It’s kinda weird. I’m only able to write songs when it hits me. I can’t just sit down and be like “Hey, let’s write a song.” For me, it doesn’t work that way. So, it’s still spontaneous, if you want to call it that.
I could never write songs in German. I think it started when I was in a relationship where we were communicating in English. When we broke up, my thoughts trying to process all of it were also in English. It just suits me better, somehow.
It also adds some distance—like it’s my alter ego writing it—but I also feel more connected to my music when I express my feelings in English. I did write a song in Russian, once, but I’m still not sure if I’ll ever publish it. It’s pretty dark—I wouldn’t want my Russian family to listen to it.
Yeah, I have writing that I definitely wouldn’t want to share with family, not so much that those pieces are dark as they are racy. I don’t think my grandmother needs that much information about me! You launched your music career during the pandemic, which wasn’t the best time for musicians because of the inability to perform live. Have you had the chance to do that?
I had some gigs in February/March of 2020, but that was with my previous band, where I wrote the lyrics and was the singer. When the first lockdown hit, we broke up. That’s when I started my solo project as Izy Bandha. I haven’t played any shows since, but that’s something I’d like to change. I’m a bit shy or anxious about performing, but I guess that’s just something I have to overcome so I can have a lot of fun on stage. I’ve been to so many great concerts—it must be amazing if you can afford a living just by playing shows, selling merch, etc.
You’re not alone. I think Rhianna, Eddie Van Halen, Katy Perry, Carly Simon have all recounted stage fright. And now you have me thinking about your videos—particularly “Only Lovers,” which you filmed with Anastasia Braun and Lilly Kellinghusen—as well as something you mentioned earlier about collaborating with your boyfriend Kurt Wolf. This is an important topic to me because musicto has recently repositioned itself as a community of creators collaborating through music. What are the benefits that you’ve found in collaborating on your music and your videos?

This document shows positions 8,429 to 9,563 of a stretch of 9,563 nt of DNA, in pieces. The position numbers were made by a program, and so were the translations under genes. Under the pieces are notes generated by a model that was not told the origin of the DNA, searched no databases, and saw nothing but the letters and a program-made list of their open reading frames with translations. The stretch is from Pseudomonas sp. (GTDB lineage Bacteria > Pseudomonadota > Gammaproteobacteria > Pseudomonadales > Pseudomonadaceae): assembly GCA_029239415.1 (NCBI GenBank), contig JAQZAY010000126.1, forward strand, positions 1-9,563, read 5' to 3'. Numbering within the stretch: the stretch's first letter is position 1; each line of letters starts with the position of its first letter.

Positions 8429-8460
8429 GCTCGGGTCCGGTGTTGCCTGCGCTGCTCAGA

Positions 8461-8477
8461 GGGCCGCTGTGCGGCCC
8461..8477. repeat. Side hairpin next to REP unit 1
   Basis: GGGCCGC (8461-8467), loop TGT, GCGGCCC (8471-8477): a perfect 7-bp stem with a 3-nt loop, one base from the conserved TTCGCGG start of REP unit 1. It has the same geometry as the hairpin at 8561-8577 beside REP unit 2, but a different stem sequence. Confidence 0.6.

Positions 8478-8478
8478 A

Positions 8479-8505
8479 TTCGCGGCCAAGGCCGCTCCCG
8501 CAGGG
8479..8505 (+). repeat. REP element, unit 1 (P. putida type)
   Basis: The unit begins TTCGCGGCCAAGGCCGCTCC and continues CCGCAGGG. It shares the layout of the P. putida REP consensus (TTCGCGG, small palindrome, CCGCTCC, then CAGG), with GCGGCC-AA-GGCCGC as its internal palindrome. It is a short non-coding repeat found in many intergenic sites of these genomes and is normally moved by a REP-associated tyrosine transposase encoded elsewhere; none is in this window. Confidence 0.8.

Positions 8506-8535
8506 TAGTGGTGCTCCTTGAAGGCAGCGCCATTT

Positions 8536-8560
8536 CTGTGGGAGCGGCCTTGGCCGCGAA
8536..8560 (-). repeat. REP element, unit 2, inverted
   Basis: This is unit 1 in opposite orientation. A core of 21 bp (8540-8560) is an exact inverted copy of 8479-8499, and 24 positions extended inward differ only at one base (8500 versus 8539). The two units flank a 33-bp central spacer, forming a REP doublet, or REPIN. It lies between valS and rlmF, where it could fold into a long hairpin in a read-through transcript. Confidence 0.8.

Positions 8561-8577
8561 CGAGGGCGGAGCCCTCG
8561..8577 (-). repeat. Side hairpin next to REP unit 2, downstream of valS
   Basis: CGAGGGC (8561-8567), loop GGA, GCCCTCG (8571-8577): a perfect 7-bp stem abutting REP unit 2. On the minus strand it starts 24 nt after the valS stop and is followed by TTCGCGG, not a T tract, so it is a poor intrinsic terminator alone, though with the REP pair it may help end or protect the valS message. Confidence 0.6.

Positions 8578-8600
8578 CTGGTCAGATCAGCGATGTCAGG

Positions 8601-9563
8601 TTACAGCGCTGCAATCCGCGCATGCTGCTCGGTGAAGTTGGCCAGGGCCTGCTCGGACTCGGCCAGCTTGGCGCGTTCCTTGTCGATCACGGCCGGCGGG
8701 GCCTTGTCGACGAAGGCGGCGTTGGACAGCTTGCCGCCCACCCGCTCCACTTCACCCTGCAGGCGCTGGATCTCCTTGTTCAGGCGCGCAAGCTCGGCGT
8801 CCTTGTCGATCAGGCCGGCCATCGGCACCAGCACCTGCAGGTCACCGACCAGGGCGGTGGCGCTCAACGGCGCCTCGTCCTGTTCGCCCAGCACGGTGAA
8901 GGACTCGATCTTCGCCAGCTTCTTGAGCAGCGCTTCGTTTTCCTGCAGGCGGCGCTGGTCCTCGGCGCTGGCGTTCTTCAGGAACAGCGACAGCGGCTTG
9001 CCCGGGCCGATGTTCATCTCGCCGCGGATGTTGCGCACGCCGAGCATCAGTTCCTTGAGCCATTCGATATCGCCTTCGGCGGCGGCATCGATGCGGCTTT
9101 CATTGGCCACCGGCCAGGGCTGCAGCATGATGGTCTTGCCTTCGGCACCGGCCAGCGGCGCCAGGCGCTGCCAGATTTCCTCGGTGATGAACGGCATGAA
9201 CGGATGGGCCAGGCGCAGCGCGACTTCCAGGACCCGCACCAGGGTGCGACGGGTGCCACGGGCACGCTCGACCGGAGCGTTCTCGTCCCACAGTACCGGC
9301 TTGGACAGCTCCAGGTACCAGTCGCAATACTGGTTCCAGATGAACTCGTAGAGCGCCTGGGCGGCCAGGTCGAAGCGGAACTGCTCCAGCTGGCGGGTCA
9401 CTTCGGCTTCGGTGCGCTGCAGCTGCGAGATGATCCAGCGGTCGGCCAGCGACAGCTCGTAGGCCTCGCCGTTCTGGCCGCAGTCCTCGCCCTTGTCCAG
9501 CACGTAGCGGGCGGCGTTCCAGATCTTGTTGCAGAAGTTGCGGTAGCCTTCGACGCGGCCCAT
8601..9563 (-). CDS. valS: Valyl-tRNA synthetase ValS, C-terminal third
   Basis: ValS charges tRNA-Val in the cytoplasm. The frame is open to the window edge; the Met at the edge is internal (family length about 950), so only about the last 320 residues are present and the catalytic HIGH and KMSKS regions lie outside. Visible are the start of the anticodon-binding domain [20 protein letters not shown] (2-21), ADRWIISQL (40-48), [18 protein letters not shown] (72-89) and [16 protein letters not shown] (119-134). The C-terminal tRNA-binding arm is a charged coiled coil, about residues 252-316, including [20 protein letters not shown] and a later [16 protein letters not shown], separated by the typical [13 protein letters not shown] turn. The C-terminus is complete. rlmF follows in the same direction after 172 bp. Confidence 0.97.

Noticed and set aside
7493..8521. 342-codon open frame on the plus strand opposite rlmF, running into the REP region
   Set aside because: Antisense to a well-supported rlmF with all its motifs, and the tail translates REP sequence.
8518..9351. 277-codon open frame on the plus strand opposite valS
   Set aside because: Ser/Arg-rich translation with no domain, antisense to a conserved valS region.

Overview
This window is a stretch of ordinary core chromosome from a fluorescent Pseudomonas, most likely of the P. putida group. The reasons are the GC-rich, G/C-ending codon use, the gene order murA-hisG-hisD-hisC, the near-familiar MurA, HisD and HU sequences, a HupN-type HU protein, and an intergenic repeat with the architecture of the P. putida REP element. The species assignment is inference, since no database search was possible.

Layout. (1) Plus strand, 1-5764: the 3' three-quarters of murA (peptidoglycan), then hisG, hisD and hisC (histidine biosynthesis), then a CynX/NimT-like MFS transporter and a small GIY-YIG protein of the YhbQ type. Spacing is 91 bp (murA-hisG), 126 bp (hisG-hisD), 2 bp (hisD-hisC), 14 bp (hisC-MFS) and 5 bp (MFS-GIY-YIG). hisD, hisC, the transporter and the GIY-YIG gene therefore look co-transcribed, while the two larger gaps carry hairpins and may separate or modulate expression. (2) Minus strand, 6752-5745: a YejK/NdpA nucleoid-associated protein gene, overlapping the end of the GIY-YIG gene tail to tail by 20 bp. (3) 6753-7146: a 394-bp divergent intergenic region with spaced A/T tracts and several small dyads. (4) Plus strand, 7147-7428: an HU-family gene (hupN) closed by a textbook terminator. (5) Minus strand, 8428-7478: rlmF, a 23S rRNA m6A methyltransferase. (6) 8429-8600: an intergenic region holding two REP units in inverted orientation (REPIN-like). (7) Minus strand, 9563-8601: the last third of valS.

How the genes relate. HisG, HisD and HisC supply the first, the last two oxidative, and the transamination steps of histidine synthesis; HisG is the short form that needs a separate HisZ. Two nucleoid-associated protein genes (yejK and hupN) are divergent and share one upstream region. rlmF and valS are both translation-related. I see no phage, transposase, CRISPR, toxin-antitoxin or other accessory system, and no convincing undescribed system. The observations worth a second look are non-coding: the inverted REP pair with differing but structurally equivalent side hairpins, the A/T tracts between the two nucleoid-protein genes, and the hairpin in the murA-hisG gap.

I also collabed with my friend Kitty, who has her own label called “Nasty Apparel & more.” She made some really cool merch when I released my song “Sorry I Ghosted U.”
I think collaborating is a huge experience, but I must feel connected to the person I’m working with. Otherwise, I wouldn’t be able to open up, you know?
Anastasia Braun is my twin sister and Lilly Kellinghusen is my best friend, so often we don’t even have to communicate verbally. There is just a natural flow between us. We just grab a video camera and get started. There’s no real concept or guide we follow. And then, for example, when I edit the video (which happens right after shooting—I sit there for 12 hours until it’s done, haha) I’m just amazed by the result. Because, in the end, you might interpret a storyline within the video where there wasn’t even one. I like the authenticity and that it’s edgy and raw. And yes, you might see and hear that it’s self-made, but it makes you feel something and that’s what I want to do: to make people feel something.